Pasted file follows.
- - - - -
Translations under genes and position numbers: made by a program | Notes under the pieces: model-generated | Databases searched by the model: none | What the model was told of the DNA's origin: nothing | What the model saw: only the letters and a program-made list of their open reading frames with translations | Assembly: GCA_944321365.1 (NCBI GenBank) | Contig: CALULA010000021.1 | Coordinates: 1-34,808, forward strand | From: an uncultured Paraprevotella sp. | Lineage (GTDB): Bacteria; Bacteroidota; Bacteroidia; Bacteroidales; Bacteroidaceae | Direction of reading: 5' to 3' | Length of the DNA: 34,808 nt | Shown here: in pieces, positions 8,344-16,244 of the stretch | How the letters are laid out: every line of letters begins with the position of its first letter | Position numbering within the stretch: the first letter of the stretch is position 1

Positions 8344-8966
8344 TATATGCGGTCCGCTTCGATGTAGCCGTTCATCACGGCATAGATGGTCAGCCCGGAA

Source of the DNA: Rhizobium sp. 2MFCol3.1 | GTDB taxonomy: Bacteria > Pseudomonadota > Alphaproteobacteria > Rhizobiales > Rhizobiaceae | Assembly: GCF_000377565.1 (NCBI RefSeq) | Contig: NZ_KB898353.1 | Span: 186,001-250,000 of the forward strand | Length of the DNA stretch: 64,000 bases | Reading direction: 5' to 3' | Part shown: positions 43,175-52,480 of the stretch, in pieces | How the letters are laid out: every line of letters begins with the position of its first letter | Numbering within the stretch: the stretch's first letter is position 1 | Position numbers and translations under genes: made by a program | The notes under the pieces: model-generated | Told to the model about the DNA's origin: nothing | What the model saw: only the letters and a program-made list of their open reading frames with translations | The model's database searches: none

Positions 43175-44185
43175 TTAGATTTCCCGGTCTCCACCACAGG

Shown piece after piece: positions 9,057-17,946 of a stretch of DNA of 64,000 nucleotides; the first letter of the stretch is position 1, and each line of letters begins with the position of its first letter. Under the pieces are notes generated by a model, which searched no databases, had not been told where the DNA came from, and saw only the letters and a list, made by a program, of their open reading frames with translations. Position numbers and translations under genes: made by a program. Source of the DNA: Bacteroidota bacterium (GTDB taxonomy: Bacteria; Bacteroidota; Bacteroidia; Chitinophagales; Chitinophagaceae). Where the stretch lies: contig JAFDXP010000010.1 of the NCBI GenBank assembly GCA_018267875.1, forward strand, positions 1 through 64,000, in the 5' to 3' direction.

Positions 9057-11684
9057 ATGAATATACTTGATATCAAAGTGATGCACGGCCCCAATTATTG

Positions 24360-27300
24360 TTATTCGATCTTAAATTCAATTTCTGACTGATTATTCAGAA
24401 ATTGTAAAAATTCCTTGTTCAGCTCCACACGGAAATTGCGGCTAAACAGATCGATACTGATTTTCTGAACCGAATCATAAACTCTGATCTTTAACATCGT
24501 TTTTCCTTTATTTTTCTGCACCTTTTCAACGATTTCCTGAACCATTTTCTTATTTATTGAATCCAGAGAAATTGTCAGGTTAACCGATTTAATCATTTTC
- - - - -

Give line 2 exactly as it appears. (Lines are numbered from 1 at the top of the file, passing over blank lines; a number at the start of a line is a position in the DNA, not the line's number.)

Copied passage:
Positions 8344-8966